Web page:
But it was Petters’ own line of credit that gave GE Capital motive to participate in the Ponzi, Genet said. It had a profit-incentive clause that garnered GE Capital more than $400,000.
“The profit-sharing success fee arrangement [among other things] rendered GE Capital not merely a lender but a de factoPetters Capital ‘business partner,” the amended complaint read.
The lawsuit also discusses out how Kroll Inc., a New York-based investigative firm, produced a report recommending GE Capital steer clear of Petters, citing a “history of criminal and civil problems including: arrest warrants for forgery and bad checks, and lying to court and being found to have acted in ‘bad faith.’ `”
Catharine Midkiff, GE Capital’s senior vice president of risk and underwriting, confronted Petters with the Kroll report before the line of credit was issued and recommended to her superiors it be denied, saying, “I do not approve of being in business with a person who has previously demonstrated a lack of integrity.”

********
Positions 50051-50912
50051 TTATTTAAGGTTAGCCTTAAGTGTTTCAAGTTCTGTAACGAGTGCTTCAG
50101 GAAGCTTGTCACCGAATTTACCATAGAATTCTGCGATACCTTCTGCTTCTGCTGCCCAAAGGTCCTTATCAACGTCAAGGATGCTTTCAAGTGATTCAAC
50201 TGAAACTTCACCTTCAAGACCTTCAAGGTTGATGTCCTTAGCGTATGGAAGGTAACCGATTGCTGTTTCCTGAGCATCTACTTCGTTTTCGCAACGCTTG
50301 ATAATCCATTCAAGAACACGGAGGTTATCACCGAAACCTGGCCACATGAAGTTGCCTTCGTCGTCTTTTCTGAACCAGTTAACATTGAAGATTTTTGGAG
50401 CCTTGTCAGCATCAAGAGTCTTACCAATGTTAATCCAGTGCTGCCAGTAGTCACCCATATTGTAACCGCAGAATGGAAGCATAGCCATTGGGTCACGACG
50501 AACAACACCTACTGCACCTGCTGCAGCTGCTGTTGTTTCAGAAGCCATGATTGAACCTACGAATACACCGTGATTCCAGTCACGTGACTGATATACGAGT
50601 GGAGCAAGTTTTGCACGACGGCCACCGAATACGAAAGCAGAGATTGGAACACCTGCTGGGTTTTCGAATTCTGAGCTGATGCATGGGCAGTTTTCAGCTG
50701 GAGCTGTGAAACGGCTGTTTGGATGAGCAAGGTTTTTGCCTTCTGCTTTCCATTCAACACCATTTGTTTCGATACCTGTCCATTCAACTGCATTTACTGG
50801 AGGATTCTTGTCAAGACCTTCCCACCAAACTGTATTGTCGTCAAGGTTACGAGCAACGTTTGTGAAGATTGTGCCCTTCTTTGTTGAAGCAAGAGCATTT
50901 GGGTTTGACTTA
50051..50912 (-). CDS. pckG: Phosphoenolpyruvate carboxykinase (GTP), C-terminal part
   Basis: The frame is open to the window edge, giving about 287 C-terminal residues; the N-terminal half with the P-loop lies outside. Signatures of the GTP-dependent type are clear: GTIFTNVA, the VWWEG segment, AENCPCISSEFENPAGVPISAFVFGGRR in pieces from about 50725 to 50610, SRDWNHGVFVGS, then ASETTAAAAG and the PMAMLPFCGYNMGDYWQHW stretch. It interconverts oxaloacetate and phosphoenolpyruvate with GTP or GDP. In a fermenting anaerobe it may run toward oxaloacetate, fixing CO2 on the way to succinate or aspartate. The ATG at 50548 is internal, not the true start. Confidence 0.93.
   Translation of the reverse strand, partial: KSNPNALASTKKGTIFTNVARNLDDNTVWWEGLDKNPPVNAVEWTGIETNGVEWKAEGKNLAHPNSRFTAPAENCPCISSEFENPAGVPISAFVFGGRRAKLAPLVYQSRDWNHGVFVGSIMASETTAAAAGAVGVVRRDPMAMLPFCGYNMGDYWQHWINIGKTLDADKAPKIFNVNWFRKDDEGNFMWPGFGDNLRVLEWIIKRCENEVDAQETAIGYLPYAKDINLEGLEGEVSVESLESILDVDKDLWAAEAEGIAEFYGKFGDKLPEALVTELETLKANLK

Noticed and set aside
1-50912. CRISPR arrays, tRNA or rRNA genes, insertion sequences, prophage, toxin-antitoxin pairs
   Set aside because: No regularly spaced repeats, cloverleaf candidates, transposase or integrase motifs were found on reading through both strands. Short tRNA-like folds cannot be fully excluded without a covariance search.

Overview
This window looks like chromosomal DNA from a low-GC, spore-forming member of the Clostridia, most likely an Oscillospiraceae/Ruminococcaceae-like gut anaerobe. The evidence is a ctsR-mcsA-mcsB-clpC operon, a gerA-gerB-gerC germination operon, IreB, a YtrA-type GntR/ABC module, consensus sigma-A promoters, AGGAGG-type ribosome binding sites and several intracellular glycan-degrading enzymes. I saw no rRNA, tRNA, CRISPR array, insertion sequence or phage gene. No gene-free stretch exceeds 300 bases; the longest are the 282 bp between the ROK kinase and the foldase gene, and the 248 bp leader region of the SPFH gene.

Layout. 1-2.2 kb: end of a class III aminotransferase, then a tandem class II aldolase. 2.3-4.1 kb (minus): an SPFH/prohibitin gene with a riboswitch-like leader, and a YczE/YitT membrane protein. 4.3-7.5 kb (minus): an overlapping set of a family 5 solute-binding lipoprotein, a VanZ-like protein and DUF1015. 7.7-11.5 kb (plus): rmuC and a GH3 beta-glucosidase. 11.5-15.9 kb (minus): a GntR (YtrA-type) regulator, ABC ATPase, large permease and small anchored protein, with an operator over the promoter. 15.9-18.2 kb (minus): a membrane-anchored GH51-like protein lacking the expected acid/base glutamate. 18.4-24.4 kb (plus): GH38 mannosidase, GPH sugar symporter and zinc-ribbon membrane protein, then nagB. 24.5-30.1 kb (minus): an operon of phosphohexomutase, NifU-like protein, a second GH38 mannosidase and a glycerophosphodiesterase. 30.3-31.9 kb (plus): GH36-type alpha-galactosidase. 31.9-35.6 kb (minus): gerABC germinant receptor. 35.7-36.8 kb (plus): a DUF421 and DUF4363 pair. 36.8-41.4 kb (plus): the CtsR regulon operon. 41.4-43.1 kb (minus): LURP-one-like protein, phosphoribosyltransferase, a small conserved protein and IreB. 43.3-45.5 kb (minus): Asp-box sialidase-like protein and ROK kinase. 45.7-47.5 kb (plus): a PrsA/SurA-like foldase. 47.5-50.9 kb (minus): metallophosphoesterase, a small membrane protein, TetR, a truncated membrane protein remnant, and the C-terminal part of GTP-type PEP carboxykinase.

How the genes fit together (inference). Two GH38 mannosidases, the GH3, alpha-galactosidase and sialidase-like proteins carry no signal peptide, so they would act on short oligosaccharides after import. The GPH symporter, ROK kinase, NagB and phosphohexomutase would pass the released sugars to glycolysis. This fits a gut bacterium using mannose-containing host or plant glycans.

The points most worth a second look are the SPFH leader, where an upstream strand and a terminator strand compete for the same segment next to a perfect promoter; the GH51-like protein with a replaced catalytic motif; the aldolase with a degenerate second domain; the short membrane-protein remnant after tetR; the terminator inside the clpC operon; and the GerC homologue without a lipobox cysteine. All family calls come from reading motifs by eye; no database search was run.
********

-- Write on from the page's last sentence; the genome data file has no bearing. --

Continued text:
But Midkiff was ignored. The lawsuit states the profit-sharing arrangement “influenced GE Capital to overrule Midkiff.”
Mukamal said GE Capital had such an extraordinary relationship with Petters that it wrote the “To whom it may concern” letter that contradicted the Kroll report and the recommendation of its own officer.
GE Capital did nothing when it learned in October 2000 that Petters was running a Ponzi scheme and not making money flipping groceries. This discovery was made when GE Capital learned the Costco purchase orders produced by Petters were fake, according to the lawsuit.
Petters, who called Midkiff’s replacement Paul Feehan, “was infuriated and shouted obscenities at Feehan, demanding that GE Capital never again contact Costco about Petters,” the complaint stated.
When Petters tried to draw on the RedTag line, Feehan inquired whether checks from Costco for purported goods provided by Petters were real. It was then that Petters paid GE Capital and sought other investors.
Mukamal said GE Capital violated numerous regulatory and internal policies when it failed to report that Petters was running a scam.
“I believe GECC had an obligation to report the fraud,” Mukamul said. “This obligation was mandatory, arising from both the regulatory structure GECC operates in, and GECC’s internal policies. GECC’s failure was also inconsistent with being a good corporate citizen.”